Seehofer and his party spent hours finding a response to a hard-fought agreement to reduce migration into the European Union and so-called “secondary migration” between member states hammered out by Merkel at a leaders' summit last week.
Now “he wants to step down as party chairman and interior minister” as he enjoys “no support”, the sources said.
But CSU parliamentary group chief Alexander Dobrindt “does not want to accept Seehofer's resignation,” participants in the party's hours-long huddle in Munich on Sunday said.
If Seehofer does resign, it is unclear whether the CSU would seek to remain in coalition with Merkel's CDU and offer a replacement interior minister. Alternatively, it could break up the two parties' decades-long alliance, effectively depriving Merkel of her majority in parliament and pitching Germany into uncharted political waters.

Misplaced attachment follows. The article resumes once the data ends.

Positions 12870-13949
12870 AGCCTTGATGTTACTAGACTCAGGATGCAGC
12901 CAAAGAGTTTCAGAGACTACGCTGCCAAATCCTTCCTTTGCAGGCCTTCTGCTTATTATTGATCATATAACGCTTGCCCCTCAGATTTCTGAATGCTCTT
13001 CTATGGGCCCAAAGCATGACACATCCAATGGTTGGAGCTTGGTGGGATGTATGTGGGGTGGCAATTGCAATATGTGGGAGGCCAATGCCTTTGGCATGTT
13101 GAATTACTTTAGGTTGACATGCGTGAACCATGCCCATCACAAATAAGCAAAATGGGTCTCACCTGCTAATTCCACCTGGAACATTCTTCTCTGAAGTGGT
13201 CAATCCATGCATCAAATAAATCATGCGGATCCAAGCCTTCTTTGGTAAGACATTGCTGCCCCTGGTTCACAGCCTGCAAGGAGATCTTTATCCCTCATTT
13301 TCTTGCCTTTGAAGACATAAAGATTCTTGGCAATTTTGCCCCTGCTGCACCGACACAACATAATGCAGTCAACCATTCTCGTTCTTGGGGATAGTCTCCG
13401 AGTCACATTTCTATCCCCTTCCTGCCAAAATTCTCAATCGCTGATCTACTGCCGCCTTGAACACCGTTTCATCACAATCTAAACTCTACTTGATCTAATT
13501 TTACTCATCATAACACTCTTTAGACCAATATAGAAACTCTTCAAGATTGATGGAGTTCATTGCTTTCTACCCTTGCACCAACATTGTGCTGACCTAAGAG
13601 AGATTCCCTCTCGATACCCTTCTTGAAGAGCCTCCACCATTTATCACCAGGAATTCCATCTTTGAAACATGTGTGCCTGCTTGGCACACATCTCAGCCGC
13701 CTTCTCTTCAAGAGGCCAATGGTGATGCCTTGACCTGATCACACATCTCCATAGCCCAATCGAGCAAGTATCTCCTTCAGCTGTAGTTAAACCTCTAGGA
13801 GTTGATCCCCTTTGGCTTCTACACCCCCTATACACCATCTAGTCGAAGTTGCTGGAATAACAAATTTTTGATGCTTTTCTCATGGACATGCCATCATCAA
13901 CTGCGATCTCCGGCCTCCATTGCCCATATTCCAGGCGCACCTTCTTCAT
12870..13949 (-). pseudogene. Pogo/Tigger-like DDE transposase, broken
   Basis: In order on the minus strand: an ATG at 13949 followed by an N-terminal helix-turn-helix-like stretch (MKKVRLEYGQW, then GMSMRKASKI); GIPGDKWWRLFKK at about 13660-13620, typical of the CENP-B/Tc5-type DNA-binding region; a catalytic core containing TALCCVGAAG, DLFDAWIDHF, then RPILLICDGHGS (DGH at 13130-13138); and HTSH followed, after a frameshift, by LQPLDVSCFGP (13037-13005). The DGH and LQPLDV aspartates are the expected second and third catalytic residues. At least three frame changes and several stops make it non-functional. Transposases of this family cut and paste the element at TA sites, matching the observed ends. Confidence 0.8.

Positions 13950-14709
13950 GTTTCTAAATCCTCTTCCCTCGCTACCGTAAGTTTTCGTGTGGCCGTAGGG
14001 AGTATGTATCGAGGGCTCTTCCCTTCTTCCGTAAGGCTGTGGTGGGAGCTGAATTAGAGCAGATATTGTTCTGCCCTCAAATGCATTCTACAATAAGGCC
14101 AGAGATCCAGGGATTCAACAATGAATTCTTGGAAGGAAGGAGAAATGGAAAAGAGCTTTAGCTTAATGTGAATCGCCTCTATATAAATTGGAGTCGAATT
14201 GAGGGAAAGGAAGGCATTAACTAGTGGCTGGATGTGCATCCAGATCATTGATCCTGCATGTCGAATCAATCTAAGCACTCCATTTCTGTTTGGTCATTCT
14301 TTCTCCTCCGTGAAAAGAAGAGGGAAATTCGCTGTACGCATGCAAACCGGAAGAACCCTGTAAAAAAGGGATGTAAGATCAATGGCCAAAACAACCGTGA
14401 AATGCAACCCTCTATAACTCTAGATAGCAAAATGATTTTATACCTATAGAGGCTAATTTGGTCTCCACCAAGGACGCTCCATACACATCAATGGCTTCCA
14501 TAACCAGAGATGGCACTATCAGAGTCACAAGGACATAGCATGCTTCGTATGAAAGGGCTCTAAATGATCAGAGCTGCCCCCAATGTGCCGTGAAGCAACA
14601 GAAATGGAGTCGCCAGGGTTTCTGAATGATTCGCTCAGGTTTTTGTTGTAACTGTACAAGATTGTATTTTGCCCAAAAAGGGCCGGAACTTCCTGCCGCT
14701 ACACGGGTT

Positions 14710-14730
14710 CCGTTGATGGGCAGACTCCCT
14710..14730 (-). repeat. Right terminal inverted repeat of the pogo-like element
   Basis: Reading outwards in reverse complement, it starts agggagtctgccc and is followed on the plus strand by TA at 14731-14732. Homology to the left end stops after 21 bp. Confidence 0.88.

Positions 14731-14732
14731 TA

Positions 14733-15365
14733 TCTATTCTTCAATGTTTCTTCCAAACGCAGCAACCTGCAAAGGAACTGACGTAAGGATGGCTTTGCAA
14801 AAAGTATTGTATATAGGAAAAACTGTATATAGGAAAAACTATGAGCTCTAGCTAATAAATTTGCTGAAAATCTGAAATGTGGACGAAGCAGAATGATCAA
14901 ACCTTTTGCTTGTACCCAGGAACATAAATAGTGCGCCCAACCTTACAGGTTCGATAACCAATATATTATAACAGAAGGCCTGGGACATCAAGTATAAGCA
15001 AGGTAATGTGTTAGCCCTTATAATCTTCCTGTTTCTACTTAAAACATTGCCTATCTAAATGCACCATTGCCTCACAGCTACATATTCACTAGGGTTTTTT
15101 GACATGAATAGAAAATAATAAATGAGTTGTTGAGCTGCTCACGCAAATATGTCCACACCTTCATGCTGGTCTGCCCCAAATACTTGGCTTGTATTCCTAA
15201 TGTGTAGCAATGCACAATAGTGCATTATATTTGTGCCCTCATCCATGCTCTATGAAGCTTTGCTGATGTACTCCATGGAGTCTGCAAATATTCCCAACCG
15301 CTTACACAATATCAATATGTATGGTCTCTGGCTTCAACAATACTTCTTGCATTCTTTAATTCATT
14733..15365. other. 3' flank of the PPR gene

Seehofer and his party met Sunday seeking a response to a hard-fought agreement to reduce migration into the European Union and so-called “secondary migration” between member states hammered out by Merkel at a leaders' summit last week.
The CSU had pressured Merkel for weeks to either agree to its plan to turn away at the border asylum seekers already registered in other countries or to achieve EU deals that would have the same effect, setting her a deadline of Sunday July 1.
Sources said Seehofer complained in Sunday's closed meeting with party bosses that he had endured a “conversation with no effect” with the chancellor on Saturday about whether the EU-wide deal and string of bilateral agreements she struck met his demands.
Meanwhile, the general secretary of the CDU party Annegret Kramp-Karrenbauer said in Berlin the chancellor's camp was “united” behind “effective, humane solutions together with our European partners” after its own leadership gathering.